Figure 3. Cumulative survival probability of hypertensive subjects free of major adverse cardiovascular events (MACE) and mean relative incidence rate (unadjusted) per 100 hypertensive persons per year of MACE according to left ventricular (LV) geometric pattern in the cohort of hypertensive subjects.


We found no significant evidence of an association between LV geometric patterns and the incidence of cardiovascular disease. Patients without LV hypertrophy did not have higher cumulative survival. Although the role of LV hypertrophy as an independent cardiovascular risk factor for cardiovascular morbidity and mortality in both men and women appears to be well established,1-4 we found that other cardiovascular risk factors may play a more important role in PHC patients, in whom age and diabetes at study entry better explained the incidence of MACE.

Reports on the prevalence of LV geometric patterns and their association with MACE vary widely. Possible explanations include the length of follow-up and the inclusion of cohorts in a hospital setting, which could easily behave differently to the general population. In addition, there may be geographical differences in the epidemiology of cardiovascular disease between northern European or American populations and southern European ones, as in the present study.1-4,7,11-20,24,27-30

Koren at al11 in 1991 using a similar design and sample size, with a cohort of 253 patients followed for approximately 10 years, found a strong association between LV hypertrophy and the risk of MACE, with a cumulative incidence of MACE in patients with and without LV hypertrophy of 26% and 12%, respectively. In our study, the cumulative incidence observed was 43.7% at 12 years, with no differences according to presence or absence of LV hypertrophy. However there are differences between the 2 studies with respect to the type and selection of sample studied, the diagnostic criteria, and the type of MACE recorded. Patients included in the study by Koren et al were selected from patients attending cardiology units and were Americans, both of which imply a greater cardiovascular risk compared with our Mediterranean population.

Several authors have found an association between MACE and LV geometric pattern, mainly with concentric hypertrophy11-18 and this is reflected in the latest guidelines.8-10 However, the findings are not consistent since studies by the same investigators have reached contradictory conclusions. For example, Watchell et al7 and Devereux et al4 found no differences between LV geometric patterns in relation to MACE. Conversely, more recent studies such as that of Verdecchia et al27,28 and Gerdts et al29 in which concentric remodeling was grouped together with concentric and eccentric hypertrophy, found a higher risk of cardiovascular disease.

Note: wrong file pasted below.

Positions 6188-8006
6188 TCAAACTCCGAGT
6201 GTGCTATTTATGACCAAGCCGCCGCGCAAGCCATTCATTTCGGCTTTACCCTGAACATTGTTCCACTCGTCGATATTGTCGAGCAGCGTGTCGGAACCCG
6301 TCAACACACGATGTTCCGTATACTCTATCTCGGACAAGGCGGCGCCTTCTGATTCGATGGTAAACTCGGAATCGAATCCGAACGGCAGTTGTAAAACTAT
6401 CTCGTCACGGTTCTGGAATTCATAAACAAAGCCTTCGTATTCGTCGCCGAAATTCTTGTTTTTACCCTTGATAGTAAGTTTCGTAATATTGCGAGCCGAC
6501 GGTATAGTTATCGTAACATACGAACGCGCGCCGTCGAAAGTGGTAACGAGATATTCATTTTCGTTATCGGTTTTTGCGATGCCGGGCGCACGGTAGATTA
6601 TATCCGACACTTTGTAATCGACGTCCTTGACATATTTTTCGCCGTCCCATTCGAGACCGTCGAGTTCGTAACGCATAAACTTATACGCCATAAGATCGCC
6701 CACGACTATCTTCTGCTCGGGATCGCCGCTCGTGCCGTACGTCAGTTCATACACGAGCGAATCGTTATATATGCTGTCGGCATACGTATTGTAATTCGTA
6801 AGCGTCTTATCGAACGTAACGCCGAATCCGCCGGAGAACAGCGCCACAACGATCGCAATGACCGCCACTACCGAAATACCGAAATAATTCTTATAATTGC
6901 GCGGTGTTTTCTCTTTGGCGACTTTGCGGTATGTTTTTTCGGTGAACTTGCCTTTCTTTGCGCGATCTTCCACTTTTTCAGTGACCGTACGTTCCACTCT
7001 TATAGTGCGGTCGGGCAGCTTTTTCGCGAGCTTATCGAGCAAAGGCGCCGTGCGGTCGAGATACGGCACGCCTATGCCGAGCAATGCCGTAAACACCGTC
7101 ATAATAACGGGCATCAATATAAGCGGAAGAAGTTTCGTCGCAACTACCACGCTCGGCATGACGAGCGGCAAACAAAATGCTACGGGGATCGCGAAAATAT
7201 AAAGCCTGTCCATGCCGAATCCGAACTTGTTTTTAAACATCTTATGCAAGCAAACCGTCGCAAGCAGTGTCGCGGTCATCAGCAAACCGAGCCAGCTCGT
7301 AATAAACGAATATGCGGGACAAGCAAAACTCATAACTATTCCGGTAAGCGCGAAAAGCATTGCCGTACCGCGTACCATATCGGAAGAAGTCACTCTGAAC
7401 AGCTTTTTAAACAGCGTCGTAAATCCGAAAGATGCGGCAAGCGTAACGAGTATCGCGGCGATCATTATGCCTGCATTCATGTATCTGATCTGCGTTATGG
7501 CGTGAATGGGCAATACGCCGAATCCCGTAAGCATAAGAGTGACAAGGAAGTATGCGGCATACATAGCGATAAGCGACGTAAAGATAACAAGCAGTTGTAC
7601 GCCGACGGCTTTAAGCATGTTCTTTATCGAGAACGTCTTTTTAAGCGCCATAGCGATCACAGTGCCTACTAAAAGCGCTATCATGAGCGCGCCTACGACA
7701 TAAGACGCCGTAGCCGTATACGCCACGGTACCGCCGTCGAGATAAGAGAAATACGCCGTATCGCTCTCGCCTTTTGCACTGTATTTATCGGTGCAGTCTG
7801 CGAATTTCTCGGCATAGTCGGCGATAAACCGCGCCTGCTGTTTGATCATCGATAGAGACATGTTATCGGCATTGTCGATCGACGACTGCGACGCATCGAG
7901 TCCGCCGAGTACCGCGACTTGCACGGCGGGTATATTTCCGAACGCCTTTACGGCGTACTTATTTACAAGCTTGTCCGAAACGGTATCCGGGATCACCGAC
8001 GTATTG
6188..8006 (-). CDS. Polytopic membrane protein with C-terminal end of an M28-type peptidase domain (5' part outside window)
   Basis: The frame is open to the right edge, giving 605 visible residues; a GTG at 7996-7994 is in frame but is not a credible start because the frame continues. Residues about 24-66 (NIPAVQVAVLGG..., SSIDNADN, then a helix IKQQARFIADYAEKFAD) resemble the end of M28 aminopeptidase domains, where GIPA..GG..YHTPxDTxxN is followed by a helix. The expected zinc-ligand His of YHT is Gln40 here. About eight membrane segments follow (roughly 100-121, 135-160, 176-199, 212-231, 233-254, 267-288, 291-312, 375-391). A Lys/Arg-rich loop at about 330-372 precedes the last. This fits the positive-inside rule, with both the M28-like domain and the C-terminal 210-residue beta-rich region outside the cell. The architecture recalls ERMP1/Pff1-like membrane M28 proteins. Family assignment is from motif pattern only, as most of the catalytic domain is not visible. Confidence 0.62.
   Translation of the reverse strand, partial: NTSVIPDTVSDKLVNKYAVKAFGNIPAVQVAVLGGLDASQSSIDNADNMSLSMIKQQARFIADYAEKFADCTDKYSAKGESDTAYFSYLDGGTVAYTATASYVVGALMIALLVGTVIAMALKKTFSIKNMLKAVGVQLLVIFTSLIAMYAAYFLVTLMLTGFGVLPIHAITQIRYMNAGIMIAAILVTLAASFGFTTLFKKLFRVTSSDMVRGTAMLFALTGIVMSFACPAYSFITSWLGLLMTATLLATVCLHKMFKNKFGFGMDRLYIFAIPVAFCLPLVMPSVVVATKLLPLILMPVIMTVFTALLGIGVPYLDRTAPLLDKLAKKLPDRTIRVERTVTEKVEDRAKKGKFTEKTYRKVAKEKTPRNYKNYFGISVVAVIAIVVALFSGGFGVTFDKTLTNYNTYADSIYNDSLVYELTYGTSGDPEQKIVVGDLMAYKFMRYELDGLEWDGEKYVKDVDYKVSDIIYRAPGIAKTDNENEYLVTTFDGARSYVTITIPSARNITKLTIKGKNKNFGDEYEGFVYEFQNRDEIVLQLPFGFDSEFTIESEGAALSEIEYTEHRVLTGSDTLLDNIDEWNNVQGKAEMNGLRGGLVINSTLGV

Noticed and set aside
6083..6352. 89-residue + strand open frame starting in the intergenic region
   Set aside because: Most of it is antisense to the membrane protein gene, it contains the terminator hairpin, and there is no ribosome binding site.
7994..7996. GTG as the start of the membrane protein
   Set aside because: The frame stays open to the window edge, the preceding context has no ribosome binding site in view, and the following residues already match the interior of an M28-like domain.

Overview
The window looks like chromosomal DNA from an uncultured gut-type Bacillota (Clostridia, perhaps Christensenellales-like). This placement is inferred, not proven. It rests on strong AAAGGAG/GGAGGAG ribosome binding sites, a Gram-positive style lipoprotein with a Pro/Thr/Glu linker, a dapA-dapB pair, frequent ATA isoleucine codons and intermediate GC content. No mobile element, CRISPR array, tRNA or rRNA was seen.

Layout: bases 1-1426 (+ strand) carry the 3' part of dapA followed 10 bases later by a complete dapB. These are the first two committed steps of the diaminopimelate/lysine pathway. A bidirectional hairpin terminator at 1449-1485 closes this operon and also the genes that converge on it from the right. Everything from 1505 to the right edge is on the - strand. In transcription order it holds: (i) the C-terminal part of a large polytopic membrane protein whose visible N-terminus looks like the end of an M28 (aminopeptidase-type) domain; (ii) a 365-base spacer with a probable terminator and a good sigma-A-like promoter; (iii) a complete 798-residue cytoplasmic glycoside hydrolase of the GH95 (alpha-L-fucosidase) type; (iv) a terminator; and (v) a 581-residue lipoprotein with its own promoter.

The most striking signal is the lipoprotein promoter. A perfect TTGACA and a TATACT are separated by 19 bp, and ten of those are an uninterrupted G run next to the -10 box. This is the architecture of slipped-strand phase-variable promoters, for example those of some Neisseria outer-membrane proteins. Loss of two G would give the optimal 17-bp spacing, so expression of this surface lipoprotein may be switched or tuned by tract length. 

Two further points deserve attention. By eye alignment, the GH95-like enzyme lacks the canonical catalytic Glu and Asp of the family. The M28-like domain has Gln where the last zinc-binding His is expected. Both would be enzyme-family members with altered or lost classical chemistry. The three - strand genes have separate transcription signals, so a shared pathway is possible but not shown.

A possible limitation of the present study is the number of patients lost to follow-up due to its long duration as compared to other shorter studies, which could result in selection bias that would adversely affect the internal validity. However, the high frequency of visits and accessibility helped to ensure an optimum follow-up. In addition, patients unable to attend successive appointments to control their hypertension were contacted by telephone or visited at home.

The use of a specific questionnaire for data collection, together with the use of computerized clinical records and death registries has been also very useful. In our PHC setting the computerized clinical history has been used since 1998. The computerized protocols of health-care provision greatly facilitated the registration and retrieval of variables analyzed in the present study.

The final percentage of patients lost to follow-up was 14%, similar to the 10% observed in the study by Koren et al.11 There were no significant differences in the characteristics of those lost to follow-up and those who finished the study. Koren et al found that age and race (younger and African-American subjects) were associated with a greater probability of drop-out from the study. In addition, they did not include patients with diabetes or other types of MACE such as stroke without permanent sequelae, arrhythmias, and peripheral artery disease. These differences together with the use of more restrictive criteria for the diagnosis of LV hypertrophy in women in our study (110 g/m2) may have contributed to our finding of no evidence of association between the different LV geometric patterns and the incidence of MACE.

Another limitation was the reduced sample size, especially in the concentric remodeling group. This could have increased the probability of a type II error. Although a comparison of cases with and without LV hypertrophy would have increased the power of the study, the true objective was to determine the difference in the incidence of MACE between the different LV geometric patterns.